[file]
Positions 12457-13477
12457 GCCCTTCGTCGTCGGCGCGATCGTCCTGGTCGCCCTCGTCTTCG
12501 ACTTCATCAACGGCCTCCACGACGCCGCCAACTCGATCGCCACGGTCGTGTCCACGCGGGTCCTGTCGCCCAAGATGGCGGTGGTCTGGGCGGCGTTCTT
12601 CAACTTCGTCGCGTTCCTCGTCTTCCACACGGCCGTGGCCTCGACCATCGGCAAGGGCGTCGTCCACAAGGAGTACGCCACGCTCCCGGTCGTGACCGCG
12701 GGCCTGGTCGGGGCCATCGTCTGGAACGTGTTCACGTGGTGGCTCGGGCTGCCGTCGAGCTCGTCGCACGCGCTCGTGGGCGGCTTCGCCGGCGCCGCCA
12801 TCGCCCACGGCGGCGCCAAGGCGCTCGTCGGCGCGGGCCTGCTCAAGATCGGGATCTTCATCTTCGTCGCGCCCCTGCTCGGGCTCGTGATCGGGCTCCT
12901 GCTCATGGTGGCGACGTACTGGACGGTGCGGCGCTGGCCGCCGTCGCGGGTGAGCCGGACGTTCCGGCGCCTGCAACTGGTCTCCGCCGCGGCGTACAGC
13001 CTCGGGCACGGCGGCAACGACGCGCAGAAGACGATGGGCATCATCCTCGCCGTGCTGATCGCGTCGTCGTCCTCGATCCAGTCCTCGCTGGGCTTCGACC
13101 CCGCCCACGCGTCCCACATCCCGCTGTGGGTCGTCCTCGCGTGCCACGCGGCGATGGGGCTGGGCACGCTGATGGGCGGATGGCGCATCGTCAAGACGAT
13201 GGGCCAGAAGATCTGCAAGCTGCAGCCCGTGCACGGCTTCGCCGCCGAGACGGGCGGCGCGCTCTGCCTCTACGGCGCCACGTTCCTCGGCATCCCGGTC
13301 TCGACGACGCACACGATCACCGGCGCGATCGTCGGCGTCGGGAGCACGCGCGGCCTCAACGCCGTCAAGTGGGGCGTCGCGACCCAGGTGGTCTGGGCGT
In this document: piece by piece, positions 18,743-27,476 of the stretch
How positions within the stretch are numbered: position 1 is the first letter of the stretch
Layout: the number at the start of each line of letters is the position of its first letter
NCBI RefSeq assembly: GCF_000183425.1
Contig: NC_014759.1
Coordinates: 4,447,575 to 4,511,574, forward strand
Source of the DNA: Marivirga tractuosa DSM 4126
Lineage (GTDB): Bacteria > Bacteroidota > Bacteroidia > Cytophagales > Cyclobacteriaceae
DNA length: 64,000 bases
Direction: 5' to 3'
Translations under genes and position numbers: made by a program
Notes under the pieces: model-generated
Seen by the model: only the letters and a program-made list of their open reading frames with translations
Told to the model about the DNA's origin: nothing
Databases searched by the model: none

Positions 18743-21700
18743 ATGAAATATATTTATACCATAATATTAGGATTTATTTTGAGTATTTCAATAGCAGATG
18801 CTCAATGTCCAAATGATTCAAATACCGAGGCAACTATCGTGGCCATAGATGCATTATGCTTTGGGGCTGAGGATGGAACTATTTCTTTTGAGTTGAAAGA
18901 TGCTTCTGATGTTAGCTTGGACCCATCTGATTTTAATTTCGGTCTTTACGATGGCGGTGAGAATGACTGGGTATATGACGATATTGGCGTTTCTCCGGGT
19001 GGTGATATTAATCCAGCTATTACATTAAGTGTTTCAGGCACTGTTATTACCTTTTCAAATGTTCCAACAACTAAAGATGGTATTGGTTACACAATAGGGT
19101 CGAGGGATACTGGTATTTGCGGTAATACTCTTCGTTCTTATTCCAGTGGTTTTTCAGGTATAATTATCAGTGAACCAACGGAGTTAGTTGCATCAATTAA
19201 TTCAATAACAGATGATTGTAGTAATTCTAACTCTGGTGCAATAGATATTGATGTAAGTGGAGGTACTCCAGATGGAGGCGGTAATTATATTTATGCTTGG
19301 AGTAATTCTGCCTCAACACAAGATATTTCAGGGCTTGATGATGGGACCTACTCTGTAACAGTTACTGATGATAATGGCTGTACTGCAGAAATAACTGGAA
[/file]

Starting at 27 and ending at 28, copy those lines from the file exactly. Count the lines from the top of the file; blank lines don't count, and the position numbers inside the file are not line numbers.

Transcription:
Positions 18743-21700
18743 ATGAAATATATTTATACCATAATATTAGGATTTATTTTGAGTATTTCAATAGCAGATG